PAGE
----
North Korea said to be preparing for ballistic missile launch

SEOUL (Reuters) - North Korea appears to be preparing to test-launch its longest range ballistic missileNorth Korea appears to be preparing to test-launch its longest range ballistic missile, media reports said on Tuesday, stoking tensions just days after the reclusive state warned that the Korean peninsula was on the brink of war.

North Korea, which typically carries out missile tests in times of political friction, last week said it was scrapping all agreements with South Korea in a move analysts said was aimed at pressuring Seoul and grabbing the attention of new U.S. President Barack Obama.

The North, which tested a nuclear device in 2006, is seen as one of the greatest threats to regional security. But experts say they do not believe

Pyongyang has developed the technology to miniaturise an atomic weapon so it can be mounted on a missile as a warhead.

South Korea’s Yonhap news agency and Japan’s Sankei Shimbun cited unnamed government sources as saying the North had been moving equipment used in the launch of its Taepodong-2 missile, which the test-fired in July 2006 only to see it fizzle and destruct a few seconds after leaving the launch pad.

A train carrying a large object had left a factory and was headed to the site of a newly constructed launch pad on the North’s west coast, Yonhap quoted an unnamed South Korean government source as saying.

“The object is suspected as being a Taepodong-2,” he said.

It will take North Korea at least a month or two to actually launch a Taepodong-2, the Sankei cited an unnamed Japanese government source as saying.

A security researcher at a South Korean state-run think tank said Pyongyang had two aims in carrying out a missile test.

“First, it helps the North to continuously develop and upgrade its long-range missiles. Second, they are seeking to send a political message,” said the researcher, who asked not to be named because of the sensitive subject matter.


Financial market analysts in South Korea, used to North Korean sabre rattling, paid little attention to the reports.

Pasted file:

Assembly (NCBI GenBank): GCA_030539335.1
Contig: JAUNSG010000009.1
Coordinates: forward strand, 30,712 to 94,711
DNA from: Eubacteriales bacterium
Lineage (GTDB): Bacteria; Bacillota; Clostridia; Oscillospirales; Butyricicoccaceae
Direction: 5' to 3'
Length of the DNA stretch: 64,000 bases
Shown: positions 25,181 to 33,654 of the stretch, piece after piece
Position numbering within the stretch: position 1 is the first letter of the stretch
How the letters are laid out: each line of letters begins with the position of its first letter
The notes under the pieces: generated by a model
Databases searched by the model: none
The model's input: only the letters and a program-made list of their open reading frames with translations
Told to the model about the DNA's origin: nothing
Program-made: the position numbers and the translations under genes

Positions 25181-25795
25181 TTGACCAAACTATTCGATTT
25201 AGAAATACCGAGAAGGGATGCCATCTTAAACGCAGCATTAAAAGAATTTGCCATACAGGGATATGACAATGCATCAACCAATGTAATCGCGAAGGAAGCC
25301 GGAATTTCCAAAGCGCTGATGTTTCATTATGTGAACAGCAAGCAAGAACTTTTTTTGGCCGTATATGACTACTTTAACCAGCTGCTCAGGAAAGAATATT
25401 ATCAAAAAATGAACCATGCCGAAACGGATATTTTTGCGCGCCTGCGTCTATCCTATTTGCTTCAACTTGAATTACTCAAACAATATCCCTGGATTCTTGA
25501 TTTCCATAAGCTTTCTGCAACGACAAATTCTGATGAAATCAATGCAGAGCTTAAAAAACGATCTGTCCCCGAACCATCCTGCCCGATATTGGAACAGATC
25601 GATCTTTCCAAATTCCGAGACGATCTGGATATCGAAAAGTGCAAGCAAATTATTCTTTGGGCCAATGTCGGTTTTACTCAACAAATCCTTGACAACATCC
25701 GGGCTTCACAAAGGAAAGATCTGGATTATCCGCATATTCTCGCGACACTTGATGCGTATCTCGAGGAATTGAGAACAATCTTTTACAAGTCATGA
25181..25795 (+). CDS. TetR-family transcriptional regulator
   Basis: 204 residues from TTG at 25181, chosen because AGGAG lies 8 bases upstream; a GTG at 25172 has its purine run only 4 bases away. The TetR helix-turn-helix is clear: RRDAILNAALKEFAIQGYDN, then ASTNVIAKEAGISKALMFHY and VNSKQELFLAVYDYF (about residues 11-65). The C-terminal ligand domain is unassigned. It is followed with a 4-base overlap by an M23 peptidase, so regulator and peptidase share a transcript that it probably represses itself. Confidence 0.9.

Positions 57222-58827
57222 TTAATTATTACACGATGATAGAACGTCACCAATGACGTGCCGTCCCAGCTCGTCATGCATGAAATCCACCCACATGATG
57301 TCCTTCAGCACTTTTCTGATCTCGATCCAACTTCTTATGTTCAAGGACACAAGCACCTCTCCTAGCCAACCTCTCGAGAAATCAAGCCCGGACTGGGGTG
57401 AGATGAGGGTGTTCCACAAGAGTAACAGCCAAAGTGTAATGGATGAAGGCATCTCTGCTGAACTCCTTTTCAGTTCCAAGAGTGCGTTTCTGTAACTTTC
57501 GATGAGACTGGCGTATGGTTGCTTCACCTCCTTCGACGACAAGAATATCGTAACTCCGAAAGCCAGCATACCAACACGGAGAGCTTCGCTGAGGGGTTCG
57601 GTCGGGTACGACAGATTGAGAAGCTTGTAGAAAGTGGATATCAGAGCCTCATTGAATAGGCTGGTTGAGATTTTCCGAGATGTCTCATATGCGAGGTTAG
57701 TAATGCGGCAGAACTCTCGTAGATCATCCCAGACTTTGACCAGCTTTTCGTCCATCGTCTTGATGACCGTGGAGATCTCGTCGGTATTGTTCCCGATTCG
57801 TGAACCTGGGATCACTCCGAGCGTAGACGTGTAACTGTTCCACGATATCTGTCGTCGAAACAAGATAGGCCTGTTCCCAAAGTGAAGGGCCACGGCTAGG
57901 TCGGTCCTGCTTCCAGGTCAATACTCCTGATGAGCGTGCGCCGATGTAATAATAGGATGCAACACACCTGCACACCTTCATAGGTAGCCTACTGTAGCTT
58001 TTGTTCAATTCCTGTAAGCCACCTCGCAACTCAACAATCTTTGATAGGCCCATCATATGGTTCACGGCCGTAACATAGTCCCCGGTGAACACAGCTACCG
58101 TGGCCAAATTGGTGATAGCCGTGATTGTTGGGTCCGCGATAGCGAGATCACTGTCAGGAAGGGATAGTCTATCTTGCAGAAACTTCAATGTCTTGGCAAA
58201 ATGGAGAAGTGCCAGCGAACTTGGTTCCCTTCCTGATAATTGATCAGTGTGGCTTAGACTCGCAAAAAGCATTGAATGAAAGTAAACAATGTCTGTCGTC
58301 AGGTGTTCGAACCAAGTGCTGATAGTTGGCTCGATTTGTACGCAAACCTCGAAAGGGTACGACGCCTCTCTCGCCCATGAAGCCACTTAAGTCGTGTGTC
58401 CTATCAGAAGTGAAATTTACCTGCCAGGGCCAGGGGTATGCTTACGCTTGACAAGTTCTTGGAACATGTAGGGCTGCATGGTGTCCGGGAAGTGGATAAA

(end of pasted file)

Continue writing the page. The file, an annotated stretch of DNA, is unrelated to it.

“Markets tend not to respond to North Korea issues as sensitively as political circles would,” said Hwang Keum-dan, an analyst at Samsung Securities.

“If they actually launch the missile, it may put pressure on sentiment, but only in the short-term.”

A South Korean Defence Ministry official said he could not comment on intelligence matters but added the South keeps a constant eye on the North’s military activities. Japanese government officials declined to comment.

The Taepodong-2 is designed to eventually have a range long enough to hit U.S. territory. Much of the preparation needed to get it ready can be seen by spy satellites.

North Korea already has more than 800 ballistic missiles that can hit all of South Korea and most of Japan, experts say.

The North’s bureaucracy works slowly to form policy and it may still be trying to figure out its approach to the new Obama team, analysts have said, making it easier for Pyongyang to direct its anger at Washington’s allies, including Seoul.

The North in recent months has repeatedly threatened to destroy the conservative government of South Korean President Lee Myung-bak, which ended a decade of free-flowing aid to Pyongyang after taking office a year ago.

Lee and Obama agreed in their first conversation after Obama took office to cooperate on North Korea, the South’s presidential Blue House said in reporting a Tuesday telephone call.

Lee’s government has mostly ignored Pyongyang’s taunts.

The North has sharpened its rhetoric in recent days just as its leader Kim Jong-il, thought to have suffered a stroke in August, appears to be fully recovered.

Kim met a foreign envoy last month for the first time since his suspected illness and a U.S. intelligence source said last week that Kim, who turns 67 on February 16, was firmly in control.